We must recognize, as well, that pieces of us are hidden to ourselves, though not always to the world. When it comes to our spiritual growth, how do we grapple with blind spots, defenses, and the hidden inner world?
In her poem “To Be of Use,” the gifted poet Marge Piercy tells us that humans crave real purpose and meaning in life. In her sermon of the same title at the 9 and 11 a.m. worship services on Sunday, Sept. 18, 2016, the Rev. Dottie Mathews, our new affiliated community minister, addressed the foundational question, “Why does spiritual growth matter?”
View photos from the worship service.
On Sunday, Sept. 11, 2016, as we resumed holding two worship services and 9 and 11 a.m., we began exploring our overarching theme for the year – cultivating spiritual growth. What is spiritual growth, exactly? How do we cultivate it, and how do we know it when we see it? These are the questions the Rev. Molly Housh Gordon explored in her sermon.
At our worship service on Sept. 4, 2016, with the aid of the new book White Trash: The Four Hundred Year Untold History of Class in America by historian Nancy Isenberg, the Rev. Molly Housh Gordon explored the profound influence of class in America and in our Unitarian Universalist tradition. She posed the question, How do we faithfully respond to our broader culture’s tragic and deeply ingrained belief that some people are disposable?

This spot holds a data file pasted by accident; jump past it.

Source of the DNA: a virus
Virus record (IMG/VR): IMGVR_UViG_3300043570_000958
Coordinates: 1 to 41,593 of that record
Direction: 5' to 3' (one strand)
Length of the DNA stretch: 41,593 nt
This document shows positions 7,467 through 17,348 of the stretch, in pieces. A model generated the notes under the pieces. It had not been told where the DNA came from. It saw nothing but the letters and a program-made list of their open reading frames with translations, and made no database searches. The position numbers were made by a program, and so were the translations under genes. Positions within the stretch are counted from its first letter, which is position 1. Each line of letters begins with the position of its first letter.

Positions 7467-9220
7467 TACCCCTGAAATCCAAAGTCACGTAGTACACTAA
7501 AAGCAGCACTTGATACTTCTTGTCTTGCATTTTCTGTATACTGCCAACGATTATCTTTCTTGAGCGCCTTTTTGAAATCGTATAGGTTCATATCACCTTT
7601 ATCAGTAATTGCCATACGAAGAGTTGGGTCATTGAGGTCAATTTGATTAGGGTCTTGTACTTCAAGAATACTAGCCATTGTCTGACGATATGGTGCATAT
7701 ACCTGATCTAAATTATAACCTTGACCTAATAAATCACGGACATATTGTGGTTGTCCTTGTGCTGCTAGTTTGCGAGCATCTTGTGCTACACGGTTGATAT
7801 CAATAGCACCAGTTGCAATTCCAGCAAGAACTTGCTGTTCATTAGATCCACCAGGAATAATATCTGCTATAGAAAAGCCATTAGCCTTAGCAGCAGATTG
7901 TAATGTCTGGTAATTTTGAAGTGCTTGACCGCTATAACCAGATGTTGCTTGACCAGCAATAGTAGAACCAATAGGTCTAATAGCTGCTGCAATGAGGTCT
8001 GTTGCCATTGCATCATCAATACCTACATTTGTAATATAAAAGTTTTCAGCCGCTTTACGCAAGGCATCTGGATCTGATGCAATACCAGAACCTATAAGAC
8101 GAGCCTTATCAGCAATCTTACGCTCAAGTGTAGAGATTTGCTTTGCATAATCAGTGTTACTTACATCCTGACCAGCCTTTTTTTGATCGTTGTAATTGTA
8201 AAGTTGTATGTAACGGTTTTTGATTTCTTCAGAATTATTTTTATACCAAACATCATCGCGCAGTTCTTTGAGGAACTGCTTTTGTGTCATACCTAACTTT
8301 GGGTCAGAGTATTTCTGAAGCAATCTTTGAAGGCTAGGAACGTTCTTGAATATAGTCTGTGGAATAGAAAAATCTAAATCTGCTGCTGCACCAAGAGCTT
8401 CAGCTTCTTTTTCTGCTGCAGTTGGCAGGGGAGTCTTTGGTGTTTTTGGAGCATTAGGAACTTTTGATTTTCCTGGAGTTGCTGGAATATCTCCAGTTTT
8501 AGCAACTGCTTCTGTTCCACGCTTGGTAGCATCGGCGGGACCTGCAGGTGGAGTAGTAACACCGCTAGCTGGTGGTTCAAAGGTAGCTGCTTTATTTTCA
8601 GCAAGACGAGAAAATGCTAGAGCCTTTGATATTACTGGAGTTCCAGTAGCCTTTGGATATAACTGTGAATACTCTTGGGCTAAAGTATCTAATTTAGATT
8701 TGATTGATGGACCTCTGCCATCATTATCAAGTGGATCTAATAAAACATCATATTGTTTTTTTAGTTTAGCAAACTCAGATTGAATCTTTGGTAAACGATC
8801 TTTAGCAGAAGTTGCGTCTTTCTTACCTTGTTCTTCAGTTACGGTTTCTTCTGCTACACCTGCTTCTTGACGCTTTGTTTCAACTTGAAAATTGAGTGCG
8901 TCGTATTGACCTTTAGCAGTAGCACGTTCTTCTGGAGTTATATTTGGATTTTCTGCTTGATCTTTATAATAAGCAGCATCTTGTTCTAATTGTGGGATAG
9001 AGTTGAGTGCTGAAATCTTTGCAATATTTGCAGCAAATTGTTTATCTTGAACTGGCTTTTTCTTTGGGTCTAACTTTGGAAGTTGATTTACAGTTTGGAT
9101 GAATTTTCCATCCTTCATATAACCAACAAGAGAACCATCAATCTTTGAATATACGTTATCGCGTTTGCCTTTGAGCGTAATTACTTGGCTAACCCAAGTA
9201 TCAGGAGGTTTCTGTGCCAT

In his remarks during the worship service on July 17, 2016, lay leader Steve Scott shared a key insight from the book This Changes Everything: Capitalism vs. The Climate by Naomi Klein – that environmental and social justice advocates need to recognize the common causes of the ills they are fighting and work together more closely.
On June 5, 2016, the Rev. Molly Housh Gordon explored the following questions in a sermon titled “Self-Compassion in the Digital Age”:
- How do we practice self-compassion in an age that commodifies self-help and self-improvement as products marketed to us in various digital media?
- How do we love our neighbors and ourselves in a world of carefully crafted digital self-presentation?